Dennis Pilkey believes that statistics don’t lie, but people can deceive or even lie using statistics. This can occur by taking a statistic out of context, or being selective on what statistics are used. Recent NAFTA talks and the issue of trade deficits between Canada and the United States are a good example of this. See Graphically Speaking for examples of the use of graphs that exaggerate or distort time series changes. Not understanding graphical presentation of data can also cause inadvertent rather than deliberate misrepresentation of statistics.
Most statistics are sample based and are often cited as being representative of the sampled population 19 times out of 20. That’s 95% of the time. Wouldn’t it be nice if we were always right that much. Of course there are many factors that affect the accuracy rate of the results of a given survey, including the size of the sample relative to the population, how the sample was chosen and whether there are any sub-groups of interest within the sample. Many surveys have smaller samples and therefore have lower rates of reliability. There can also be response bias. This is increased if a sample is not truly random, such as an internet based poll.
The statistics used on this site are from the Census of Population. The short form is intended to cover 100% of the population and therefore it is not a survey and not subject to sampling errors. There are however, non-response errors, people counted twice and some people missed. The overall net accuracy or coverage for Nova Scotia in the 2016 Census was about 98%. The short form includes such things as age, gender and household living arrangements. The long form, which includes such things as education, income and home ownership details, was based on a 25% sample of households, i.e. one out of each four households are asked to complete the long form. Dennis, in his previous work, determined that the non-response rate for the long form was likely higher than for the short form. For 2016, the Census was again made mandatory. Probably as a result of the issues caused by replacement of the 2011 long form census with the voluntary National Household Survey (NHS), the results of the 2016 Census seem to have reached a better level of completeness and accuracy.
The raw Census numbers are close but not 100% accurate. For example, the 2016 Census of Population, conducted in May 2016, counted Nova Scotia’s population to be 923,948. This compares to the official population estimate of 948,618 as of July 1, 2016. See Nova Scotia Statistics for more details about this. While the actual number of people counted in the Census are only “very close”, the share or percentage of various characteristics such as people living alone can be considered accurate, i.e. representative of the population.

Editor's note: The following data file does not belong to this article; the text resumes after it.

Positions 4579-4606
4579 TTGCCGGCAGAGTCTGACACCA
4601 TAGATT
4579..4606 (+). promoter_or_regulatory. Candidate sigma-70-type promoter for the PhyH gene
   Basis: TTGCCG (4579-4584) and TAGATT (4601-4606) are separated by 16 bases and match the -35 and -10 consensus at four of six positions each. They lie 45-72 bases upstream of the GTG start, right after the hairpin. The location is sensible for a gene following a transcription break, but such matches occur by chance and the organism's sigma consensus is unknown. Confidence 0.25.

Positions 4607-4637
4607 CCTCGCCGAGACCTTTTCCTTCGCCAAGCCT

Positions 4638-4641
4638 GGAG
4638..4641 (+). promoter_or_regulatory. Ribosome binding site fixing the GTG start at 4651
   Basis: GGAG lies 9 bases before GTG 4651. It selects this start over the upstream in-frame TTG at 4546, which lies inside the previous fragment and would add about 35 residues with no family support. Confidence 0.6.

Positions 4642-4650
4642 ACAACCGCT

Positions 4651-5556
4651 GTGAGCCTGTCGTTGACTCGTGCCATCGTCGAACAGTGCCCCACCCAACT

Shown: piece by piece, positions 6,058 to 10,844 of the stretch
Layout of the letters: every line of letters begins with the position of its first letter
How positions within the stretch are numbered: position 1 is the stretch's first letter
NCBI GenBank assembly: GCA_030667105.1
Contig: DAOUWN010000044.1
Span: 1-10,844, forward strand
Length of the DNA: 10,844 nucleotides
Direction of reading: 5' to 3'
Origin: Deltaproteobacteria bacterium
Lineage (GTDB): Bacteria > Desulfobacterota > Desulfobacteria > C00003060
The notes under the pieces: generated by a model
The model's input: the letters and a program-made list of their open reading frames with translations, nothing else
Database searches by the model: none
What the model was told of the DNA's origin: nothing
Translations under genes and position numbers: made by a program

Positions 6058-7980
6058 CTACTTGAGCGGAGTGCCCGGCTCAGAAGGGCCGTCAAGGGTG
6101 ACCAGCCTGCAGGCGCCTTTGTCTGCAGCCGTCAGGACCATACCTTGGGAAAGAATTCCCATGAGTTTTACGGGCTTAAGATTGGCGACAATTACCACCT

For 2011, the results of the voluntary NHS have been brought into question by a number of researchers. DWPilkey Consulting, under a project completed for United Way Halifax, demonstrated and concluded that the NHS data could not be used for neighbourhood work. Comparison of NHS data with taxfiler information at the Census Tract level was a key part of this analysis. In a special Globe and Mail feature, Dr. David Hulchanski and his colleagues explains why they believe that the 2011 voluntary census is worthless . The sample size for the NHS was one in three, but non-response rates were very high. Statistics Canada suppressed data for any geographic area that had over 50% non-response. Dennis believes that people at both ends of the economic spectrum were more likely to be among those not completing the NHS. This belief was confirmed by the Hulchanski work.
Assessment of the NHS related to taxfiler data also revealed issues with the latter. Taxfiler information is based on postal codes included on Canada Revenue Agency’s tax forms. Over the last twenty years, Dennis Pilkey has worked with and carried out a number of analytical projects related to postal code based data. For example, the Postal Code Conversion File, a Census byproduct, had residences in Digby County with Halifax postal codes. The 2010 taxfiler data used for assessment of the NHS showed that the data attributed to Preston bore no resemblance to the corresponding 2011 Census data (short form, which was good information in contrast to the NHS). A recent local report that compared Low Income Measures, After Tax using taxfiler data made front page news because of the alarming rate for this measure as it relates to Preston. The corresponding 2016 Census, which is based on 2015 income, had dramatically different numbers for this area. The advantage of the taxfiler data is that it is available annually compared to the Census which is every five years. The disadvantage is all the challenges of postal code vagaries in assigning the data to a physical area, especially for rural areas.
Statistics do not lie. Some sources are better than others. The survey results could be the one in twenty that produces a non-representative sample. There are many ways to choose what ones to use and how to present them. Some people may choose to take statistics out of context or interpret the numbers in a different way. Some may choose to present them in a way that exaggerates changes they are trying to demonstrate. Graphically Speaking and Thematic Mapping 101 on this site speak to the many ways that data can be visually displayed.